Legionella: Water Management Systems

May 20, 2019

In a previous blog post, Indoor Science covered The Basics of Legionella. Legionella is a bacterium that can be found naturally in various freshwater environments. This bacteria becomes a health hazard to people when it is inhaled. In this blog post, I will discuss where Legionella can be found in building water management systems, and how it is tested.

Legionella: Health Effects

Legionella bacteria are responsible for causing Legionnaires Disease and Pontiac fever. These are respiratory diseases that have pneumonia-like symptoms including fever, cough, and muscle aches. Typically, those at a higher risk of getting sick are the elderly, smokers, and people with weakened immune systems [note] https://www.cdc.gov/legionella/about/causes-transmission.html [/note]. Currently, a vaccine is not available that can prevent Legionnaires’ disease. According to the CDC, the cases of Legionnaires’ disease are increasing[note]https://www.cdc.gov/legionella/wmp/toolkit/index.html?CDC_AA_refVal=https%3A%2F%2Fwww.cdc.gov%2Flegionella%2Fwmptoolkit%2Findex.html[/note].

For the bacteria to be transmitted into the lungs, contaminated water must be aerosolized. The water contaminated with Legionella can come from various sources including hot tubs, decorative fountains, cooling towers, showerheads, and sink faucets. It is also worth mentioning that a typical home or car are at lower risk for Legionella growth because they do not use evaporative coolers in the air conditioning process [note] https://www.cdc.gov/legionella/about/causes-transmission.html [/note]. Also, the hot water piping systems of homes are generally less complex.

Legionella: Water Management Systems

To reduce the risk of contracting Legionnaires’ Disease, many large buildings implement a water management system. In general, this includes the following: an assessment of the building water systems, identify areas where Legionella growth is possible, determine when control measures should be implemented and how they should be monitored, determine a plan of action when control limits are not met, and ensure that the water management plan is running effectively [note]https://www.cdc.gov/legionella/wmp/toolkit/index.html?CDC_AA_refVal=https%3A%2F%2Fwww.cdc.gov%2Flegionella%2Fwmptoolkit%2Findex.html[/note]. The best water management plans, in my opinion, are those that require quality control testing of Legionella in the water. A company like Indoor Science can collect samples from the risky areas identified in the water management plan including cooling towers, water filters, decorative fountains, or from domestic water supplies.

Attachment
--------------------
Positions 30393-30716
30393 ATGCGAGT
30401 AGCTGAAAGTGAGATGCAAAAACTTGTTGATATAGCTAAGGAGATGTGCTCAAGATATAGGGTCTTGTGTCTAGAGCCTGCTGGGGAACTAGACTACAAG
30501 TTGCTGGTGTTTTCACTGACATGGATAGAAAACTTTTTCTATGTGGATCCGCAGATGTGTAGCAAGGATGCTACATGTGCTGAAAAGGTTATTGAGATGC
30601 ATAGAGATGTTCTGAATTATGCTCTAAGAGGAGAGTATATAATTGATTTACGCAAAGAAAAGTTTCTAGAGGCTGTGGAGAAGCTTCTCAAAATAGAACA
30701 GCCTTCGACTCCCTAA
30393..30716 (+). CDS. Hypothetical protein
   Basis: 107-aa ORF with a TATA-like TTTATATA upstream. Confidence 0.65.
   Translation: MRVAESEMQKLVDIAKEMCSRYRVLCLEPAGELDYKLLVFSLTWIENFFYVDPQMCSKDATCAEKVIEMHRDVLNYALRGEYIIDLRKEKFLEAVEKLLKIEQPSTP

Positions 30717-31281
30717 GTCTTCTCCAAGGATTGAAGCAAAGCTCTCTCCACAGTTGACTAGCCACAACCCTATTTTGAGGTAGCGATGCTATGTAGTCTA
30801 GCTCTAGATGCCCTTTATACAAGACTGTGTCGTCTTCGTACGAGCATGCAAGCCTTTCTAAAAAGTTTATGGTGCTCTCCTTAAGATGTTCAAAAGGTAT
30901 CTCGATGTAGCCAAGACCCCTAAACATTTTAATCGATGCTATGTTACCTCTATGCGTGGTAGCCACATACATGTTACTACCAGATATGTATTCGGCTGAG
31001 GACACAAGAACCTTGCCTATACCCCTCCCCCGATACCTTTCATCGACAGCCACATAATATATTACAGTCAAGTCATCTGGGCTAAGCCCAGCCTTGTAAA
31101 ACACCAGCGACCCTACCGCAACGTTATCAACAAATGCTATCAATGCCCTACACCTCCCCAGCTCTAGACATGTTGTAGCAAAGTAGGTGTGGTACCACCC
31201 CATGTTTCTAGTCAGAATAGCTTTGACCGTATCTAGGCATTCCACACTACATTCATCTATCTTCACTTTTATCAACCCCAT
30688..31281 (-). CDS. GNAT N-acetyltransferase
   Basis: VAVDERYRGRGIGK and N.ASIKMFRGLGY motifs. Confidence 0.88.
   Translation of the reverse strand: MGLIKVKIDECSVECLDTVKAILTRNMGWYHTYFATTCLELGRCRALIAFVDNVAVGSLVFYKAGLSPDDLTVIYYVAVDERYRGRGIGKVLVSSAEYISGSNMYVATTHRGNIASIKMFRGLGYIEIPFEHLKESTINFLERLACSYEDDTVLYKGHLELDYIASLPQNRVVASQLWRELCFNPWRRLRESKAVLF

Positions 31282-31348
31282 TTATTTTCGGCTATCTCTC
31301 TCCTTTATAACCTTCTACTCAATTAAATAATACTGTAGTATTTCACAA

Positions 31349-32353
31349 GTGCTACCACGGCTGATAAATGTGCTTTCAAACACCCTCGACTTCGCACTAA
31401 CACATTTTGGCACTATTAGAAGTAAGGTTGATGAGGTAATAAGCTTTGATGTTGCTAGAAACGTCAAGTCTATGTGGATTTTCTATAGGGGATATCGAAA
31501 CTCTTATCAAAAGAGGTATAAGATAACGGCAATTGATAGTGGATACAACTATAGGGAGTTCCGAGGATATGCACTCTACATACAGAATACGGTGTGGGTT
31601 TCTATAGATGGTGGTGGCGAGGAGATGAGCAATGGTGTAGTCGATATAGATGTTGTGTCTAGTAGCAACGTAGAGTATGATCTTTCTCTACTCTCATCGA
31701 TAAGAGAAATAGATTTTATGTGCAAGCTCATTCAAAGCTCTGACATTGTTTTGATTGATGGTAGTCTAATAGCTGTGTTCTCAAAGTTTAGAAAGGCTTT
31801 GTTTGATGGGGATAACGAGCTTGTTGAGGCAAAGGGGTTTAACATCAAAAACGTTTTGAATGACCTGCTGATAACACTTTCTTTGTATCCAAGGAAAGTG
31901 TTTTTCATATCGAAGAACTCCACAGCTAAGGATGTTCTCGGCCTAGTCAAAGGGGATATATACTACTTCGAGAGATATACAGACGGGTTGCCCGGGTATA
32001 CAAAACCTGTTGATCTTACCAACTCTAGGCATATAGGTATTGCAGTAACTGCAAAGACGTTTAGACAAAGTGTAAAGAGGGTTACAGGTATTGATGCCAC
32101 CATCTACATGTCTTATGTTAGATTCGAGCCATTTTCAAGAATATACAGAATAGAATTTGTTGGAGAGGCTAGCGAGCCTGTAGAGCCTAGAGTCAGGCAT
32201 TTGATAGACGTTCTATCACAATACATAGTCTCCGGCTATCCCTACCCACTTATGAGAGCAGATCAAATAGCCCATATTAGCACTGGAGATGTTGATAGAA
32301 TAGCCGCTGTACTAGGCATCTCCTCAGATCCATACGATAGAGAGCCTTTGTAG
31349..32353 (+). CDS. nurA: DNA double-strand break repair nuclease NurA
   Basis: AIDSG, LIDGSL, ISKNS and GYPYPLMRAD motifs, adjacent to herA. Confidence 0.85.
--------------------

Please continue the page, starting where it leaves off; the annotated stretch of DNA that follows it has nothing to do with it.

Legionella: Causes

Building engineers should consider a few things when determining if there is potential for Legionella contamination. One of those is temperature. Legionella’s optimal temperature growth occurs between 77°F-108°F[note]https://www.cdc.gov/legionella/wmp/toolkit/index.html?CDC_AA_refVal=https%3A%2F%2Fwww.cdc.gov%2Flegionella%2Fwmptoolkit%2Findex.html[/note], with an ideal temperature around 100°F.  This makes temperature fluctuations in a building’s water system an important parameter to log. The presence of biofilm should also be monitored. Biofilm is basically slime that can adhere to different continuously damp surfaces.  Biofilm can harbor Legionella growth. Additionally, water pressure changes in pipes can dislodge biofilm from one area and move it down the plumbing system to a different area. Stagnant water can also lead to biofilm growth. Many water systems use disinfectants to prevent bacterial growth, however, they are most effective within a narrow pH range of 6.5 to 8.5 [note]https://www.cdc.gov/legionella/wmp/toolkit/index.html?CDC_AA_refVal=https%3A%2F%2Fwww.cdc.gov%2Flegionella%2Fwmptoolkit%2Findex.html[/note].  Therefore, changes in pH can render some disinfectants inadequate and allow Legionella to grow.  There are other factors that a building engineer must consider when determining if there is a potential for Legionella bacterial growth but these are a few more common problems. Any areas where water is warm, stagnant, and aerosolized are at high risk.


Much of the information about water management systems and Legionella in this blog post comes from the Center for Disease Control (CDC). They even have a tool kit to help buildings put together a water management plan. It is also worth noting that water samples collected for Legionella can be sent to a lab that follows a CDC method for analysis. A company like Indoor Science can be a great resource for building engineers when implementing a water sampling program.